We were also fortunate to see a short glimpse of the Black Rhino, which is almost extinct. We have been blessed with such an array of animals that we have seen during this magical time.


It is time for us to return to Nairobi and continue our journey. We will miss all of the time that we shared with the wildlife in these National Parks, where we experienced a once in a lifetime adventure.


Our next volunteer project was in Enoosaen, Kenya. We got up early in the morning and prepared to attend the Catholic Church Service.  Next we walked into town and we met more people along the way. We arrived a little after 10 am and church started a short time later.  We met Simon, who is a Catechist, and also does the prayer service.


Church was such a joy – the music, liturgical dancing, and homily all were inspirational.  Mid way through the service I could feel Jesus among us. He must be so pleased with the love, laughter and joy that emanates from this community.  I felt a part of this during the services.  I realized I was here for a reason and just needed to find out how God wanted me to give of myself to these wonderful people.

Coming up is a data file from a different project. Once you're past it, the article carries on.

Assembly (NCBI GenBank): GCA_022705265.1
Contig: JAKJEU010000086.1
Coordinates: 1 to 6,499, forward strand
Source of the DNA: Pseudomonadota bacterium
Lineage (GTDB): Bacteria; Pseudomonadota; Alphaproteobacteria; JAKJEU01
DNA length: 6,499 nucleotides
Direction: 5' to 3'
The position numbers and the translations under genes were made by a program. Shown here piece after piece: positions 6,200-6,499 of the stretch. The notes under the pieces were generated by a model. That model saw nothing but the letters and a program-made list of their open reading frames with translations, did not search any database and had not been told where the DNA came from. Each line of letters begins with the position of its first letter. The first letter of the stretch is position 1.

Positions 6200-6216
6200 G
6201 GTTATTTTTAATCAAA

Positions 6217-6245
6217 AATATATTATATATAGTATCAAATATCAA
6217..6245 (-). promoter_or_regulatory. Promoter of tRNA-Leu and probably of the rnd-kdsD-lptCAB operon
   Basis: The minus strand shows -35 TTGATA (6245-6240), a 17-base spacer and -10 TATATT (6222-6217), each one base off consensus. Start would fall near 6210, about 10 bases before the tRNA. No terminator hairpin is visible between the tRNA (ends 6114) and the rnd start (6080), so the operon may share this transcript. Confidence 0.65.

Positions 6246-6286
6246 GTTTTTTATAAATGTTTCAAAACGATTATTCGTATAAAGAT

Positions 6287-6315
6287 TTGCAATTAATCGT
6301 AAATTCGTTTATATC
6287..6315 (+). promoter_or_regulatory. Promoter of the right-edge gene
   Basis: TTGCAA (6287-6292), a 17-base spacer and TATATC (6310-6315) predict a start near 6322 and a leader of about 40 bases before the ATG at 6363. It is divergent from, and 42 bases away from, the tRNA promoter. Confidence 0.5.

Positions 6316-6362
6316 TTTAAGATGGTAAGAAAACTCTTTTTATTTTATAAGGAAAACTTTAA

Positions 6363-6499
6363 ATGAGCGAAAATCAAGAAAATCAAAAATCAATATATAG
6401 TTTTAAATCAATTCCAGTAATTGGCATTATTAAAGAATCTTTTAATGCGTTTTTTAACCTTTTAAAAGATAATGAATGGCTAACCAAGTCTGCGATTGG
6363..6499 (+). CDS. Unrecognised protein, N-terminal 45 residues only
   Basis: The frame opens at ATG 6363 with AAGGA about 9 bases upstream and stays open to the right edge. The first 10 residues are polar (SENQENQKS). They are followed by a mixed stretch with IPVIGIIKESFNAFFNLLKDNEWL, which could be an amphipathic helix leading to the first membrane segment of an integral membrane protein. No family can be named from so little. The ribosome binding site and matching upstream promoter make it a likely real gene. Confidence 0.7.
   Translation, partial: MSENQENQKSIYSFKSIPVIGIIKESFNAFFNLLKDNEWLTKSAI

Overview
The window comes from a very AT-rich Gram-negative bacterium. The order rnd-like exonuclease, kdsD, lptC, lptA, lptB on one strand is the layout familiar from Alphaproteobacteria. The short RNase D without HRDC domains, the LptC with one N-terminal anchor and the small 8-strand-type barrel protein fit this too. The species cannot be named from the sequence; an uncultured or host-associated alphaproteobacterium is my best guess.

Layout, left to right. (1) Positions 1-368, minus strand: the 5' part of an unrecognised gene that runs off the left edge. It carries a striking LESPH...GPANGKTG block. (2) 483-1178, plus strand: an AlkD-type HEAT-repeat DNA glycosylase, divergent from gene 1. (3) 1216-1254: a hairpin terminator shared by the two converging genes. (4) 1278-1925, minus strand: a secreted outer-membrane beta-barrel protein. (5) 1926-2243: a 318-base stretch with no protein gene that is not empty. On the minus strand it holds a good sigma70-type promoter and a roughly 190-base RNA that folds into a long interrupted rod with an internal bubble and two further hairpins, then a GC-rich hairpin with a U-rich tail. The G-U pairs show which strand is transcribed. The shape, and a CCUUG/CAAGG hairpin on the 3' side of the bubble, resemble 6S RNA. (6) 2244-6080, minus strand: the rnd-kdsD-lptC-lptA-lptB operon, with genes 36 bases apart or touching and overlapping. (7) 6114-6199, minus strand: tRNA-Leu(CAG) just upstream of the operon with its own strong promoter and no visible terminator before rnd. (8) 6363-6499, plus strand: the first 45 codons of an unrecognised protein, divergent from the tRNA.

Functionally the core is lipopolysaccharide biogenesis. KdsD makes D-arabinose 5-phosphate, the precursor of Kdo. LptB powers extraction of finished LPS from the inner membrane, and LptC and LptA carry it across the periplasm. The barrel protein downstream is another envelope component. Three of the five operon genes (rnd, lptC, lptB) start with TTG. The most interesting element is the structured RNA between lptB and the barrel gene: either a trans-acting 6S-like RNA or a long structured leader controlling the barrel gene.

The next day we began the long hour walk to the location of the water project.  We worked at removing the trees, plants, and many, many rocks.  Before we realized it was noon time and we had uncovered not only one spring but four springs.  This was great news for the committee and the village.  This process continued for several days.


After work one day, Julius took me to an elders meeting to discuss ways that myself and members of my church could interact with each other. It was interesting to watch the elders interact with each other in Swahili.  They are such a strong faith group.  Opening prayer was in Maasai and then in Swahili.  We agreed to have the primary language be in Swahili.  We met for two hours and discussed many possibilities from a priest home to an orphanage.  First we talked about how to build a relationship between the members of my church and their church in Enoosaen and then discussed the main projects.  1) A priests home 2)New church 3)Orphanage

4)Kindergarten.  We also wanted to consider items to be donated, such as: A used tractor, a Tabernacle, Musical instruments, Christian books and programs for children, and crosses for the rosary’s that the catechist make for the new members of the church.  When I return home I will meet with the members of my church and see if there is a way for us to have a relationship and assist with the needs of this progressive community. 


I have just received news that the Bertha’s Junior Academy has been started by members of the family.  There are 38 students who now have a certified teacher with all of the materials necessary to make this program a success.  The members of Enoosaen have all worked together to make this happen.